When I give presentations and workshops, I am often asked for plans and samples for specific projects and activities. I will use this section to share some of the most requested projects and activities.
For many more examples of Spiral Workshop projects and curriculum, see the the Spiral Workshop ePortfolio. I will use this section to share project plans for some new "classic projects" related to my interests in Surrealist practice as a model for teaching creativity, teaching about color and form in fun and efficient ways that transfer to the students' future art making choices, making and valuing narrative "non-realistic" art that tells stories about students' lives, and Fluxus and Situationist inspired work. Note that the process of making in each of these projects mirrors actual practices used by artists as they make art.
I'm sometimes asked why I think that teacher-designed projects have a place in contemporary, critical art education pedagogy. Unless students are introduced to new methods, models, and artistic practices that explore a wide range of content, they tend to fall back on familiar, hackneyed art making methods and content.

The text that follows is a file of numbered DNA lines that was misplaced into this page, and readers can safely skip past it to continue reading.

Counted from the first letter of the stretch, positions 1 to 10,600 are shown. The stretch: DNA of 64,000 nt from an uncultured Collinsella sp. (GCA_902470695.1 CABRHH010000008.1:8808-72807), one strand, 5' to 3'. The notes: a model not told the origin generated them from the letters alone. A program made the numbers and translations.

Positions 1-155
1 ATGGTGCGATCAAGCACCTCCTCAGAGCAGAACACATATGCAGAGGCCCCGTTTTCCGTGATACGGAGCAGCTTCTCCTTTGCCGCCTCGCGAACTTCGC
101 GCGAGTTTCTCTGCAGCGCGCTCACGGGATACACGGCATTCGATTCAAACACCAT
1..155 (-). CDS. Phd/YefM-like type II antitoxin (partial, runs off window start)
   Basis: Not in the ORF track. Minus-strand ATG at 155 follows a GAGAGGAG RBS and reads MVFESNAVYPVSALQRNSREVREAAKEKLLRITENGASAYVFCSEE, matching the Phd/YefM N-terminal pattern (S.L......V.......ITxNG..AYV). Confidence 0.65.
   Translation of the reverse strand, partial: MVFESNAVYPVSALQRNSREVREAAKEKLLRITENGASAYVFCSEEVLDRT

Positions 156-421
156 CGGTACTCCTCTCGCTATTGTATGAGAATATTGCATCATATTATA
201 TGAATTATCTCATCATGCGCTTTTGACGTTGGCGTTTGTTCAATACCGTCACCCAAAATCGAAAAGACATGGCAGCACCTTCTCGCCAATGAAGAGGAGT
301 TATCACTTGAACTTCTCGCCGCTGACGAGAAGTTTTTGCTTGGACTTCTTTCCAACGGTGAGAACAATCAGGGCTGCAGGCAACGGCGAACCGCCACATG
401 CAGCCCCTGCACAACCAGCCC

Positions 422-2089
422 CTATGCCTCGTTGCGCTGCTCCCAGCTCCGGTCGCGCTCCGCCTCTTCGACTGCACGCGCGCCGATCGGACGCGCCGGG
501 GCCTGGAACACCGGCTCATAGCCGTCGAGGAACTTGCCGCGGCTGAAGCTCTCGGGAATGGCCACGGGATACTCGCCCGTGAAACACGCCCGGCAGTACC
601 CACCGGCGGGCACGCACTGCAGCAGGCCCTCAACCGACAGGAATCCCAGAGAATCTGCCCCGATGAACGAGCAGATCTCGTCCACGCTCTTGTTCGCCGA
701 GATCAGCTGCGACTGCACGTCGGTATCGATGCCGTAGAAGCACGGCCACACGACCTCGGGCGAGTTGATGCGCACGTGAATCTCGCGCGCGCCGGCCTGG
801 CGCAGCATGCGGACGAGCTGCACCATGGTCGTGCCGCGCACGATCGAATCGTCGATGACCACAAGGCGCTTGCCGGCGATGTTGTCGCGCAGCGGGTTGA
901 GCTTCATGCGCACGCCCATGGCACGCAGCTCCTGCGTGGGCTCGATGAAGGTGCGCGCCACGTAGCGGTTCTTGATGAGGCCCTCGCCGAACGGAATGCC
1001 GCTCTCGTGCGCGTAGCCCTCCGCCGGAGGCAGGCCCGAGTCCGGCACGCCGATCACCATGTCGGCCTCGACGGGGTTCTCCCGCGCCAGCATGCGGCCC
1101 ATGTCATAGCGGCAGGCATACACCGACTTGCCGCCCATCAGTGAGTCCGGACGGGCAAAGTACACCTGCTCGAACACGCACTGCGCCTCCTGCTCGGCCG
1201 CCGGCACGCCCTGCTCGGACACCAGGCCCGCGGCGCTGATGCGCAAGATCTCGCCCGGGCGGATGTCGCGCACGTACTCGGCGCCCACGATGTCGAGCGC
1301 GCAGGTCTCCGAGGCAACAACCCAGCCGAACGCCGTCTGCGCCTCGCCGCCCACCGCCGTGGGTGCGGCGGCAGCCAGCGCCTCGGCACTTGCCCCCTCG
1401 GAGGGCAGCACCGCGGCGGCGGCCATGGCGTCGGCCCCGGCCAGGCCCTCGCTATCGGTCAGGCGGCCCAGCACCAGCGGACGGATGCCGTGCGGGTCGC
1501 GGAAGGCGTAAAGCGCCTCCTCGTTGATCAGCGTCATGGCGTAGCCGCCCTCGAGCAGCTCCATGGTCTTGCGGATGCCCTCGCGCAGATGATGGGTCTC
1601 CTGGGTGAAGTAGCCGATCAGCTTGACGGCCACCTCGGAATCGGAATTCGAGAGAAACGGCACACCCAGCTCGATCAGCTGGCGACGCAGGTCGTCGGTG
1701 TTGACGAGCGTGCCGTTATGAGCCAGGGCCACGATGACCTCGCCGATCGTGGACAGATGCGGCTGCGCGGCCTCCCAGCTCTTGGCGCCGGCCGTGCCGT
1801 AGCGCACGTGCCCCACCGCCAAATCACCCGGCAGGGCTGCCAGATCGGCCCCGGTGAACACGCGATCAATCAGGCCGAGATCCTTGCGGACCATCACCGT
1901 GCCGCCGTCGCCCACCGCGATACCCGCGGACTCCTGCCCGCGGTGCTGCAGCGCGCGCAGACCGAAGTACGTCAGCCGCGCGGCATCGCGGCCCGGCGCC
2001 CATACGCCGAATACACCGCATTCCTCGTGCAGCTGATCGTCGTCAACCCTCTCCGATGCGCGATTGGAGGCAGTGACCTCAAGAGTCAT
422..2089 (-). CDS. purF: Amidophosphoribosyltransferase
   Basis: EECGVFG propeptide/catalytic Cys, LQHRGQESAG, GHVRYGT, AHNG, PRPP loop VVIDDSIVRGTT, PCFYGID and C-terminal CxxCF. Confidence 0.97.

Good art projects encode complex aesthetic strategies.
Much of my work as an art education researcher is to keenly pay attention to those things that students seem to intuitively know (somehow absorbing them from the current cultural zeitgeist) and those things (artistic strategies and ideas) that it is useful to draw their attention to. Through a range of skillfully chosen projects, art teachers expand the students' "toolkits" for investigating and making meaning.
Elements & Principles?
The first project that I posted is the Elements & Principles Book project. People who know that I have been an advocate for not using modernist elements and principles as the basis for curriculum may be surprised that I have invented an elements and principles project.
However, the reason is simple and clear. Through this project, students can be introduced to seven elements and seven principles in five to ten days. These elements and principles are introduced in an authentic context, being utilized together to make a visual statement. Students enjoy this project and easily learn vocabulary and ways of organizing visual forms. That leaves the rest of the year for learning about other strategies of making art and culture and for making use of these visual principles while making meaningful artwork.